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Overview of Graphitization

Graphitization is a form of material degradation occurring when the microstructure of some carbon and low alloy steels breaks down after long exposure to elevated temperatures (825 - 1300 F), causing the metal to weaken and be susceptible to cracking failures. The steel tends to break down to form iron and carbon (graphite); the latter of which will migrate to the material’s grain boundaries forming graphite nodules, which are what causes the metal to become brittle, losing strength, toughness, creep resistance, and ductility.

Some of the more common failures associated with graphitization of components include brittle failures of welded carbon-molybdenum steel pipes and boundary components like high-energy piping and boiler tubes failing. Unfortunately, where it is a problem, graphitization is not something that you can do very much about aside from lowering operating temperatures or using different materials. Some processes however, require operating temperatures of 825 - 1300 °F and are best conducted using low alloy steels.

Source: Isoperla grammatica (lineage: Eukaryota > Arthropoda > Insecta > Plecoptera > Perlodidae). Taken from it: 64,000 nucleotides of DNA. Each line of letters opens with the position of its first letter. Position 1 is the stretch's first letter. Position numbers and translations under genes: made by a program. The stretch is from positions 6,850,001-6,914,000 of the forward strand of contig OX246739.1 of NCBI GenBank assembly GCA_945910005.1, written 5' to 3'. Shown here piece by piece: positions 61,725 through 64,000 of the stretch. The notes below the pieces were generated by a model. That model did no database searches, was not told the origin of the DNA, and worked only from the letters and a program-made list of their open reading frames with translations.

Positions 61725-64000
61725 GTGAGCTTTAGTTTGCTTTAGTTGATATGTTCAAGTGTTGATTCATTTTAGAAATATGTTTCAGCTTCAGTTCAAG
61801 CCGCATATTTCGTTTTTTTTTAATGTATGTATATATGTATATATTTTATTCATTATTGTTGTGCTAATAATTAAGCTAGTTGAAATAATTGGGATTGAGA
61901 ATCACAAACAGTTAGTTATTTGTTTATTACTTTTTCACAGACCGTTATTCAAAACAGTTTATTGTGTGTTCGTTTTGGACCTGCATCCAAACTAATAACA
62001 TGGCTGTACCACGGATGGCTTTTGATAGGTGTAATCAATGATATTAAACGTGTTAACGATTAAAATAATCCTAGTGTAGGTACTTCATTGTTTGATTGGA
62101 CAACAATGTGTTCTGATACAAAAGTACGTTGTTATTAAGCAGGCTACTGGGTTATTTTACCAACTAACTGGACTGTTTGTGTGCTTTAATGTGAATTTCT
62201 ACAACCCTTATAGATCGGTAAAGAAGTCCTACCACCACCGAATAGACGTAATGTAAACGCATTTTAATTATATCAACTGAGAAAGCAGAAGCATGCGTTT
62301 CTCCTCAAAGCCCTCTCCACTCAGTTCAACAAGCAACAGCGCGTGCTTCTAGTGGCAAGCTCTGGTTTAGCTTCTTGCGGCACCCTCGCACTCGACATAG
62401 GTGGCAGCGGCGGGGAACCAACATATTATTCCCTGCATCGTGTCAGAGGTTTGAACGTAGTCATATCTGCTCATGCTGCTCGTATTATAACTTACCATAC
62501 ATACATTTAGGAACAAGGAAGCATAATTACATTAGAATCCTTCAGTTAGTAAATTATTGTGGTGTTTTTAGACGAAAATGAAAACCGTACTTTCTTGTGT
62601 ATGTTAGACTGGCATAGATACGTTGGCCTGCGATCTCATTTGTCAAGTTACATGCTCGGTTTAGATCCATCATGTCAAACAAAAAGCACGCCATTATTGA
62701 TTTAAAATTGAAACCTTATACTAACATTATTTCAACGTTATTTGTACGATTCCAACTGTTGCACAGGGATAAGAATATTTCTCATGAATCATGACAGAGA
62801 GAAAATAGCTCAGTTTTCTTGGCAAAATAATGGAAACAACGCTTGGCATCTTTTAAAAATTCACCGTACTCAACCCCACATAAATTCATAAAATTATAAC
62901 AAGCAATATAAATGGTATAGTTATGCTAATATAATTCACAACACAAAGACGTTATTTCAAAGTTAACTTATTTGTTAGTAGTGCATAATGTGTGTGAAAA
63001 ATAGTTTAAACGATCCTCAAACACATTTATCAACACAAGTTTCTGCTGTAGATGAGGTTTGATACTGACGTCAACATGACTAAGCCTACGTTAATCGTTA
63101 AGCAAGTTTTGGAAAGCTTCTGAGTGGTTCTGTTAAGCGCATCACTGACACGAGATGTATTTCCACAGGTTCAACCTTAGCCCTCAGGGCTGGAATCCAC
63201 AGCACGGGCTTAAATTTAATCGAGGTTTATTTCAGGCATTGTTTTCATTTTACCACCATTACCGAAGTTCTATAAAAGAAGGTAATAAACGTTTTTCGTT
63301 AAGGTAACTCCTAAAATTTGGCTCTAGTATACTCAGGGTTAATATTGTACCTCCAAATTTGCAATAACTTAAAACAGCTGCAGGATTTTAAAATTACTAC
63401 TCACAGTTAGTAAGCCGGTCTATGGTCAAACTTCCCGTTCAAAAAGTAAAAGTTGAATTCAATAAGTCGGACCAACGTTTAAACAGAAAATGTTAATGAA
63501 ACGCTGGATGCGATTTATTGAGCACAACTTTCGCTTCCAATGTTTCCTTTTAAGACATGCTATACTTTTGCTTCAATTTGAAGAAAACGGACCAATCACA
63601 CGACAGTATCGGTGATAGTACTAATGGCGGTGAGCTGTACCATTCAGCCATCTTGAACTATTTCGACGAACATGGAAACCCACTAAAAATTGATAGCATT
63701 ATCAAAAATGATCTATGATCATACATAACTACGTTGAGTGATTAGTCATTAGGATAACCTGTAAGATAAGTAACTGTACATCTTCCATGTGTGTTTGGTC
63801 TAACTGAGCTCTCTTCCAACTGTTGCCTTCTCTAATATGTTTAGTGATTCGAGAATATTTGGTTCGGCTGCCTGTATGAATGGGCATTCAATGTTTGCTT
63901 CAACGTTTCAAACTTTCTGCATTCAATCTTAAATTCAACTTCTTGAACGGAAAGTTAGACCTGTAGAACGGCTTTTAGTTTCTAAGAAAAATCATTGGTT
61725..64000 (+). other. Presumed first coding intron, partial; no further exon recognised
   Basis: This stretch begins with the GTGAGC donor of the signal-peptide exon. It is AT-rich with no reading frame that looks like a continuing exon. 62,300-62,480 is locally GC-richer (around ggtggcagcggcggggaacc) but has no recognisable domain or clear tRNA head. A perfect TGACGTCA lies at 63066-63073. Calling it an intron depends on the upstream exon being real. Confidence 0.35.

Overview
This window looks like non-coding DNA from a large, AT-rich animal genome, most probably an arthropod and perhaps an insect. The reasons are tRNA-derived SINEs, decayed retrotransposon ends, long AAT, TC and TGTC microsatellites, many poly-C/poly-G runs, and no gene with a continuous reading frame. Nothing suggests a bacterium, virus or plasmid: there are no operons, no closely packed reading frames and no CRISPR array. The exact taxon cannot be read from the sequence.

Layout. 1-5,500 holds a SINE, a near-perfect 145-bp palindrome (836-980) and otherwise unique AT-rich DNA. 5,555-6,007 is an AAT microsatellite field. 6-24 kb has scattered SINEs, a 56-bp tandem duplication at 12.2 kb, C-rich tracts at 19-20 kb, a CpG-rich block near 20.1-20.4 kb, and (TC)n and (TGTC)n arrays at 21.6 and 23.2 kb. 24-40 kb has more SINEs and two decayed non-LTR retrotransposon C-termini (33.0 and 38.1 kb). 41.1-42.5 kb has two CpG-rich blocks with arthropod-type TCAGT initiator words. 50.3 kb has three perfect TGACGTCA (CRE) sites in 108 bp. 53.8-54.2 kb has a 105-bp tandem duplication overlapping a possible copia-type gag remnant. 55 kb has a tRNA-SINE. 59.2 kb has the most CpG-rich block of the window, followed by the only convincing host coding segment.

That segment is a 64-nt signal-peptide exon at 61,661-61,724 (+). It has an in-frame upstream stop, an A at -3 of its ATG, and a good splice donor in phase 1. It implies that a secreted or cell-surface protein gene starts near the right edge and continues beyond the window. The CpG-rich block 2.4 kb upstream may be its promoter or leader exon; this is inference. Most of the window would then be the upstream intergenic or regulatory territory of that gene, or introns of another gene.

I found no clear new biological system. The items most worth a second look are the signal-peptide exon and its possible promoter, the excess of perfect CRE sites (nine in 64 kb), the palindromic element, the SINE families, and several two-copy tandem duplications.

Material selection is the paramount for avoiding graphitization failures. Metallographic analysis of coupons cut from the walls of susceptible equipment is effective in determining if graphitization may be occurring.

Graphitization is a mechanism that engineers and inspectors need to be familiar with and know methods of detection and prevention.

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